"I duly received your letter previous to the 12th inst., and requestedsome of the family who were writing about that time to inform you.When I last wrote, I could not find it on my table and did not referto it. 'The Mim' says you excel her in counting, if you do not inwriting, but she does not think she is in your debt. I agree withyou in your views about Smith's Island, and see no advantage in leasingit, but wish you could sell it to advantage. I hope the prospects maybe better in the spring. Political affairs will be better, I think,and people will be more sanguine and hopeful. You must be on thealert. I wish I could go down to see you, but think it better forme to remain here. To leave home now and return during the winterwould be worse for me. It is too cold for your mother to travel now.She says she will go down in the spring, but you know what an exertionit is for her to leave home, and the inconvenience if not the suffering,is great. The anticipation, however, is pleasing to her and encourageshope, and I like her to enjoy it, though am not sanguine that shewill realise it. Mildred is probably with you, and can tell you allabout us. I am somewhat reconciled to her absence by the knowledgeof the benefit that she will be to Tabb. Tell the latter that she[Mildred] is modest and backward in giving advice, but that she hasmines of wealth on that subject, and that she [Tabb] must endeavourto extract from her her views on the management of a household,children, etc., and the proper conduct to be observed toward husbandsand the world in general. I am sure my little son will receive manywise admonitions which he will take open-mouthed. I have receiveda letter from your Uncle Carter telling me of his pleasant visit toyou and of his agreeable impressions of his nephew and new niece.He was taken very sick in Richmond and delayed there so long that hecould not be present at Wm. Kennon's wedding, and missed the festivitiesat his neighbour Gilliam's and at Norwood. Indeed, he had not recoveredhis strength when Lucy wrote a few days ago, and her account makes mevery uneasy about him. I am glad Rob has so agreeable a neighbouras General Cooke, and I presume it is the North Carolina brigadier[A Virginian--son of General St. George Cooke, of the Federal Army,who commanded a North Carolina brigade in A. P. Hill's corps, A. N.Va.]. When you go to Petersburg, present my kind regards to Mr. andMrs. Bolling, 'Miss Melville,' and all friends. All here unite withme in love to you, Tabb, and the boy, in which Mildred is included.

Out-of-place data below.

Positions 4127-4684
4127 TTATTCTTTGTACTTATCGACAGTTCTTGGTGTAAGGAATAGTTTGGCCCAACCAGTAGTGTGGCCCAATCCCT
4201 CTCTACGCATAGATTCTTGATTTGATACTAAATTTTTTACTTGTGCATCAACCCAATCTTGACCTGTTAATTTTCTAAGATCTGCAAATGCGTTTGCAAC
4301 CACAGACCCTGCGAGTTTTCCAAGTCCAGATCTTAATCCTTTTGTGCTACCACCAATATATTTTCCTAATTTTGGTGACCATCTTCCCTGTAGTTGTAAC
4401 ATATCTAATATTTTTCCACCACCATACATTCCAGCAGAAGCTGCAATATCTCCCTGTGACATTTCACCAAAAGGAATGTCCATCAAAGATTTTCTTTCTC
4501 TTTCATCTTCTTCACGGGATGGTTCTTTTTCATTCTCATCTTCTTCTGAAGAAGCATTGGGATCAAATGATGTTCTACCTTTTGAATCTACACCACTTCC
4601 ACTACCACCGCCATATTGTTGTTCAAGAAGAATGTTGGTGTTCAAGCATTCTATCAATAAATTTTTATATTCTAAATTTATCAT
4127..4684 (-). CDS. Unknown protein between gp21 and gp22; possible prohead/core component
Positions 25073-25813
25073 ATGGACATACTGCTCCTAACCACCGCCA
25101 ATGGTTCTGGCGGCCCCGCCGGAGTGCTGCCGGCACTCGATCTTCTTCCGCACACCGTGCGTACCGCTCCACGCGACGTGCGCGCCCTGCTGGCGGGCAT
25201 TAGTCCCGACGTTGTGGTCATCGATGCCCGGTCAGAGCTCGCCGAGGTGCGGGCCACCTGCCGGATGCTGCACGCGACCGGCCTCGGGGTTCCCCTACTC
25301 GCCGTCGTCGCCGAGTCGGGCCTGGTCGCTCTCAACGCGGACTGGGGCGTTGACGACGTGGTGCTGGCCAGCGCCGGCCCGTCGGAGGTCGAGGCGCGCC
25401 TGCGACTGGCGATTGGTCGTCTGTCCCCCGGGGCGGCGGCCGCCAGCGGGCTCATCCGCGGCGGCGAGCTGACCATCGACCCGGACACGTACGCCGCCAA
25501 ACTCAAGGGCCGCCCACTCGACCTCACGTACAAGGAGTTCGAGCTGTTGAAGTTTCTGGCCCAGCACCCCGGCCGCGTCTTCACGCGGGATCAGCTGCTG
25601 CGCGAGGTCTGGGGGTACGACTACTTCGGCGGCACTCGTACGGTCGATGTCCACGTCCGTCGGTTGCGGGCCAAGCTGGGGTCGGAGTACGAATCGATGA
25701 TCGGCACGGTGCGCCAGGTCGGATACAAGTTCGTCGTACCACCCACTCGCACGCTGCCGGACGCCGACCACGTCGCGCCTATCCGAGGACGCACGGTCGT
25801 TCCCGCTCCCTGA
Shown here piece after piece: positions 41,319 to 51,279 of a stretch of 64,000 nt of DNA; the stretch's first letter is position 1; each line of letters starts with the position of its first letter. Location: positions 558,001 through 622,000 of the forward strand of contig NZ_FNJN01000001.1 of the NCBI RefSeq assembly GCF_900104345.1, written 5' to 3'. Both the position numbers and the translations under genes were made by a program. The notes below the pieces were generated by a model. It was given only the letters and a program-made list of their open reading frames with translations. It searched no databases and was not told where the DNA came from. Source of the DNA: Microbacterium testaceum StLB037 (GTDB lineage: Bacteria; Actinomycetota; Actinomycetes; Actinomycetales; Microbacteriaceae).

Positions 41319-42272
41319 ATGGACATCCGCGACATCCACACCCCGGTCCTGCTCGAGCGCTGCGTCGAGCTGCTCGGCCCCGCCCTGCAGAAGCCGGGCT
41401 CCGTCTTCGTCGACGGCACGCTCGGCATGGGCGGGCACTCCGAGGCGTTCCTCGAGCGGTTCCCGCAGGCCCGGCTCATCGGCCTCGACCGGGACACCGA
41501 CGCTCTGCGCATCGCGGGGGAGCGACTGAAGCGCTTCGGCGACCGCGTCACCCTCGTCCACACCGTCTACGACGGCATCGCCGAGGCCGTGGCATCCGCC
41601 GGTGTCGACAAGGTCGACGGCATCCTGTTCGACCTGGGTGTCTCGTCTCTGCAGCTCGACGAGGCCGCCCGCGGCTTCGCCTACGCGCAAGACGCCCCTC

"Your affectionate father,
"General William H. F. Lee."
In a note, written the day after, acknowledging a paper sent to himto sign, he says:
"...I wrote to you yesterday, Saturday, in reply to your former letter,and stated the reasons why I could not visit you. Your mother hasreceived Mildred's letter announcing her arrival in Richmond and willwrite to her there. I can only repeat my love and prayers that everyblessing may attend you and yours. We are as usual.
"Truly and affectionately,